Recalls of hoverboard products are common. As recently as March 2023, Jetson Electric Bikes recalled 53,000 of its 42-volt Rogue. In 2021, a recall of 237,300 units was issued for Razor USA’s GLW Battery Packs sold with Hovertrax 2.0 Self-Balancing Hoverboards for fire and explosion hazards. (15) 

In 2017, there were at least nine separate hoverboard recalls. This included the January 2017 recall of 1,000 units of Sonic Smart Wheels Self-Balancing Scooters/Hoverboards by Dollar Mania, due to fire and explosion hazards. (16) (17)

Hoverboards are illegal in New York state. New York considers these to be motor vehicles and they cannot be registered with the Department of Motor Vehicles. (18)

Risks and Injuries Caused by Exploding Batteries

Serious injuries can result from exploding batteries, no matter the device they are used in and can require hospitalization.

Some of the injuries from exploding batteries: (19)

  • Burns.
  • Death.
  • Loss of a body part.
  • Smoke inhalation. 

“From January 1, 2021, through November 28, 2022, CPSC received reports of at least 208 micromobility fire or overheating incidents from 39 states, resulting in at least 19 fatalities, including five associated with e-scooters, 11 with hoverboards and three with e-bikes.” (20)

If you or a loved one suffered an injury from a battery explosion, contact us today to understand your legal rights.

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Can You Prevent Batteries from Exploding in Your Devices?

There are a number of steps you can take to help prevent batteries from exploding in your devices. These include: (21)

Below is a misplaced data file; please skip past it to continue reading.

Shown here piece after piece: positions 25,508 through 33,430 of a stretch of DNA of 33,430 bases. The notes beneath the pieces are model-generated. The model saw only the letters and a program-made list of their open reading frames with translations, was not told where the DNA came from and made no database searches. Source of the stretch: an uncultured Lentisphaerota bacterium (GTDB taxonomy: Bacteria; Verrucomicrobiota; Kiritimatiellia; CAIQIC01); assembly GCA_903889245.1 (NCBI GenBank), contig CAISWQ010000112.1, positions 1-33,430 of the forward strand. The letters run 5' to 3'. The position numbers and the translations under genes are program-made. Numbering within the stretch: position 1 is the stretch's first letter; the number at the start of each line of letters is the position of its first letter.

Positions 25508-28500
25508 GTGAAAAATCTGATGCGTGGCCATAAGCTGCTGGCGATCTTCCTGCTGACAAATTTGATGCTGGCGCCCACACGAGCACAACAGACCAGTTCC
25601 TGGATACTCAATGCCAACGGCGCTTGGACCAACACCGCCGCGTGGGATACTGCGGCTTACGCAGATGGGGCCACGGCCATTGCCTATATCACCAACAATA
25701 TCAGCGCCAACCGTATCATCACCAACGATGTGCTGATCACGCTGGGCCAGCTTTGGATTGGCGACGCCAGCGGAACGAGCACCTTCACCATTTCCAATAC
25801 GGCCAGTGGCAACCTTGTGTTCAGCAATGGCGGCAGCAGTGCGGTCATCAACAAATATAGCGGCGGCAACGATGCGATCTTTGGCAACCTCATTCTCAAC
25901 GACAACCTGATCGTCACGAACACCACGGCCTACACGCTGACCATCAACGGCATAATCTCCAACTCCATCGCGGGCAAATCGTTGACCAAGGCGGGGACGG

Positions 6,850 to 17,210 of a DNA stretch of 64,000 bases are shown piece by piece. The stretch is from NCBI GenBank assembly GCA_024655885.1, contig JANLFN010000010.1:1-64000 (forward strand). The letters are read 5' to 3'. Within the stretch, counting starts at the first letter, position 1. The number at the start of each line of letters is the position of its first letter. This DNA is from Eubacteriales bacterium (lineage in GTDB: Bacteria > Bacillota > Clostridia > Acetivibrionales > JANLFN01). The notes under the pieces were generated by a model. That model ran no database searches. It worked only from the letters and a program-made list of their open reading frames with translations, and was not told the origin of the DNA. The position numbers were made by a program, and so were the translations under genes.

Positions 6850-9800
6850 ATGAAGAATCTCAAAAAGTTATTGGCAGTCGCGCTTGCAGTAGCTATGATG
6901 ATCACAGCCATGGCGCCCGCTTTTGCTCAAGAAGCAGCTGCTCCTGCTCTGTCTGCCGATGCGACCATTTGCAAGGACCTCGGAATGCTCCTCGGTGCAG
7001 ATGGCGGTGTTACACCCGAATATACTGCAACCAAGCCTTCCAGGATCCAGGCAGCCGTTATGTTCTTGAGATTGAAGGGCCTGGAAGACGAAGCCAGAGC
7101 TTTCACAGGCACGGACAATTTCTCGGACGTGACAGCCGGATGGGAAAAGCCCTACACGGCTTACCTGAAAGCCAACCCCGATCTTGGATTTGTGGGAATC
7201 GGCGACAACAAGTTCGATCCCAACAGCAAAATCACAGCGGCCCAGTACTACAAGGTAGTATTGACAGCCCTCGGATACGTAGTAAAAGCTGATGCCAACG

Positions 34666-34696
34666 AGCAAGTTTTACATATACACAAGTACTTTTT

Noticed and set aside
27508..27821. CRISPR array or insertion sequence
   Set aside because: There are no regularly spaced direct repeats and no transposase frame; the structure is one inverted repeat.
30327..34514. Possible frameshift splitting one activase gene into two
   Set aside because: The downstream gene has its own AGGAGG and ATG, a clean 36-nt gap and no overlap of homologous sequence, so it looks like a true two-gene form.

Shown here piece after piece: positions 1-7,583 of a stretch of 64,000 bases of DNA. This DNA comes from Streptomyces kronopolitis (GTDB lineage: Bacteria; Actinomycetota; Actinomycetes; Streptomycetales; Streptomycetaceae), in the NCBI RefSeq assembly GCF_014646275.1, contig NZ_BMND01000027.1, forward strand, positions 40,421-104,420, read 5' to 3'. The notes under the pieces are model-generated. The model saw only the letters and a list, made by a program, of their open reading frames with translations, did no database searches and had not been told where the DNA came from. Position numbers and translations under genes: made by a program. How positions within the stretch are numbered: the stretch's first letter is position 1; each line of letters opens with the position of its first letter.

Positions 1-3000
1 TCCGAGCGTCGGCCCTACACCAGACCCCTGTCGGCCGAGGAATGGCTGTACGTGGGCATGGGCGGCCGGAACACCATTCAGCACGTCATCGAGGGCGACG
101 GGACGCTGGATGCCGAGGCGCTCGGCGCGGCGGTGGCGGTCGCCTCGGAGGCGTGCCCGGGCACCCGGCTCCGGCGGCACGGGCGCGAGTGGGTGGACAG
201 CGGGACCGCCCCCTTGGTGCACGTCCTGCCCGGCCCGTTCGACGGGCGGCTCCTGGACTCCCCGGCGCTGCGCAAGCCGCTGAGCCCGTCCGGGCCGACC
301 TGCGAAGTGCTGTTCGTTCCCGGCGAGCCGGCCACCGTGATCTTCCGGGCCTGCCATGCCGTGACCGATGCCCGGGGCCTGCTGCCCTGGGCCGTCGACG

• Change batteries if they get wet or damaged.
  • Charge devices on clean, flat surfaces where they are clearly visible. Keep them away from flammable materials and fumes or vapors, such as gas.
  • Don’t use the wrong batteries; use only the recommended batteries. Don’t mix charge levels or use a combination of old and new batteries.
  • Follow the manufacturer’s instructions and recommendations for use and care.
  • Never charge devices overnight.
  • Never leave a device unattended while charging.
  • Protect your devices from extreme temperatures.
  • Use devices with safety features.
  • When traveling, especially by air, learn how to pack and store your devices and batteries properly.

You may not be able to prevent all batteries from exploding. Yet, there are still ways to minimize the risks of injury. Some of these are: (22)

  • Don’t overcharge devices.
  • Minimize distractions, such as cell phones. while using your device. 
  • Use one plug per socket.
  • Stop using the device when it shows signs of overheating.
  • Use the device only for the purpose it was intended.

Who Qualifies for an Exploding Battery Claim?

Injuries from an exploding battery can have a lasting impact on you in many aspects of your life. These include past and future income, recovery time, long-term physical consequences, and medical expenses.

Understanding if you have a legal claim after an exploding battery injury is important in determining your next steps. The most decisive factor in filing a claim is if you were injured through no fault of your own. 

In other words, you were injured despite the fact you:

  • Followed the manufacturer’s instructions for use and care of the device.
  • Used the device only for the purpose it was intended.
  • Took commonsense steps to minimize risks of injury.

Filing a Lawsuit 

In spite of your best efforts to avoid risks, if you were seriously injured, you may want to consider taking legal action. 

The first step in filing your lawsuit should be to hire an attorney to represent you. Your attorney should have experience in personal injury litigation

You need an attorney with knowledge of the law, as it applies to your situation. And you want someone who has genuine empathy for innocent victims of hazardous products.

Your attorney evaluates your case, explains your legal options, and investigates the circumstances of the incident when you were injured. Your attorney represents you in court or negotiates a settlement with the parties responsible.

Compensation in Exploding Battery Cases